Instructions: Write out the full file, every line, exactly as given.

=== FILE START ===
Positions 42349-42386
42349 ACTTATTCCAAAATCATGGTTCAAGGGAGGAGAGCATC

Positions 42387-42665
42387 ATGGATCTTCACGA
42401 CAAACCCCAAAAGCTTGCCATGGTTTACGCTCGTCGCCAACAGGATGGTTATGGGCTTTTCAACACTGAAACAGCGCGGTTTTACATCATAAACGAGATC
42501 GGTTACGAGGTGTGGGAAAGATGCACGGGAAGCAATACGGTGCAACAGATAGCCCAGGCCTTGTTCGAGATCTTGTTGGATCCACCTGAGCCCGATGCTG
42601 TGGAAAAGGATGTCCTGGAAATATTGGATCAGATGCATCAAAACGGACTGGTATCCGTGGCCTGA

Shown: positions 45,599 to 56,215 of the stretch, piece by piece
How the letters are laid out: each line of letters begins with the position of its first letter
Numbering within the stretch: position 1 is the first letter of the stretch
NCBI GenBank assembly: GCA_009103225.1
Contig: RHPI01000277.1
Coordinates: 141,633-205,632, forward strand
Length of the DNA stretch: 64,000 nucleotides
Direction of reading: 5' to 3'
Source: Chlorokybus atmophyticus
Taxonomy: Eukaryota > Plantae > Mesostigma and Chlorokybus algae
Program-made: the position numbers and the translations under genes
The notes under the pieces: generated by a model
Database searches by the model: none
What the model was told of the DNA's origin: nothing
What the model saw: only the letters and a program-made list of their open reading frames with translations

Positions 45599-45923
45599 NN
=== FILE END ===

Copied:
Positions 42349-42386
42349 ACTTATTCCAAAATCATGGTTCAAGGGAGGAGAGCATC

Positions 42387-42665
42387 ATGGATCTTCACGA
42401 CAAACCCCAAAAGCTTGCCATGGTTTACGCTCGTCGCCAACAGGATGGTTATGGGCTTTTCAACACTGAAACAGCGCGGTTTTACATCATAAACGAGATC
42501 GGTTACGAGGTGTGGGAAAGATGCACGGGAAGCAATACGGTGCAACAGATAGCCCAGGCCTTGTTCGAGATCTTGTTGGATCCACCTGAGCCCGATGCTG
42601 TGGAAAAGGATGTCCTGGAAATATTGGATCAGATGCATCAAAACGGACTGGTATCCGTGGCCTGA

Shown: positions 45,599 to 56,215 of the stretch, piece by piece
How the letters are laid out: each line of letters begins with the position of its first letter
Numbering within the stretch: position 1 is the first letter of the stretch
NCBI GenBank assembly: GCA_009103225.1
Contig: RHPI01000277.1
Coordinates: 141,633-205,632, forward strand
Length of the DNA stretch: 64,000 nucleotides
Direction of reading: 5' to 3'
Source: Chlorokybus atmophyticus
Taxonomy: Eukaryota > Plantae > Mesostigma and Chlorokybus algae
Program-made: the position numbers and the translations under genes
The notes under the pieces: generated by a model
Database searches by the model: none
What the model was told of the DNA's origin: nothing
What the model saw: only the letters and a program-made list of their open reading frames with translations

Positions 45599-45923
45599 NN